I recently posted a lengthy article which laid out six supracultural biblical parenting principles. To be “supracultural” means they are principles that apply in every single culture. To be “biblical” means they are attitudes we see taught in Scripture, but not necessarily about parenting. I applied them to parenting, however, in my original article.
My original post is found here. It was quite long, so someone encouraged me to rerelease it as six individual posts. This is part two of six; it excludes the original introduction and gets right to the questions.
Does my parenting style emphasize grace?
Supracultural Principle: Christians believe in God’s grace, demonstrated and accessed through the gospel. As a result, we long to communicate grace motivations rather than law motivations.
We know this to be true: God has extended grace to us.
I recently taught the book of Titus to our church. There, Paul explained, “The grace of God has appeared. It saves us. It is training us to renounce ungodliness and worldly passions.” This grace, he continued, makes us a people “who are zealous for good works.”
This is what grace can produce. Harsh law produces rebellion, a broken spirit, discouragement. But grace produces life. To see the death we were under, but the patience and grace of God in the midst of it, is life giving. To see my sin, but then to see His cross, awakens my heart.
“I am not ashamed of the gospel…it is the power of God for salvation.” God’s gospel power produces robust salvation. It is positional and future, but it is right now. The gospel is God’s weapon to save me from everything, including myself.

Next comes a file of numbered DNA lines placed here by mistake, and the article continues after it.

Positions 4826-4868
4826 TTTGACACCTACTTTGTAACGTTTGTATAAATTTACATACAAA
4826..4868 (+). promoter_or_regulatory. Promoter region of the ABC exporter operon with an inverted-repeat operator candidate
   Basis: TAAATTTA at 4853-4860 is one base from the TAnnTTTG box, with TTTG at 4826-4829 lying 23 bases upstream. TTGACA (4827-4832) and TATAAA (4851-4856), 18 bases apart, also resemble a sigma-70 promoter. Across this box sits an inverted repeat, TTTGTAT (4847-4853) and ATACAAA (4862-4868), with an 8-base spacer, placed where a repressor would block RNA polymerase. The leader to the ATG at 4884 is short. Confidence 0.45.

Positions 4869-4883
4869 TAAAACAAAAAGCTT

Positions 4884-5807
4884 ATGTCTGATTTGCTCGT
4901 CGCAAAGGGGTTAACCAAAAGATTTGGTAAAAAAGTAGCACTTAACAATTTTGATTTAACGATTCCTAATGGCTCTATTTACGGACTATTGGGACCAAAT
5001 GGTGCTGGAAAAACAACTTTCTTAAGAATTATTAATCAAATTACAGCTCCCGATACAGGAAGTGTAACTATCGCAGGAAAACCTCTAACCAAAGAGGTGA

Do I believe this for my children? Do I only share good morals with my children? Do I often share the gospel with them?
This is often evidenced in how we talk to them of our own growth as individuals. Do we come accross as self-made or grace-made? Do we talk of the patience God has had with us, the transformation He has worked in us?
My children love to hear of God’s patient work in my life. To apologize to them, to tell them of my need of God’s grace and mercy, is helpful to their souls.
Do you show your children that we were all lost in sin, sinful by nature, in need of Jesus’ redemption? Do they know of the Spirit’s help to obey?
Are you satisfied with outward obedience? Do you pray for heart change and transformation? This will only occur via grace. The home cannot be filled with rules, yet absent of love. This graceless existence harms the work of God in their lives.
We must extend grace to our children. If I only favor my children when they behave well, I communicate law. But when they know they have been disobedient, yet I still love them, I communicate grace.
Sometimes grace works itself out in a home when parents remove temptations from their children. Sometimes we say, “Don’t watch that, don’t touch that, don’t do that.” There are times, however, when it is wise to just remove the option altogether.
The reason is grace. You know they are like you, born in sin. The flesh is strong and the sinful desires are real. Rather than put them in a position to fail, sometimes grace says, “I see your weakness and want to help you in it.”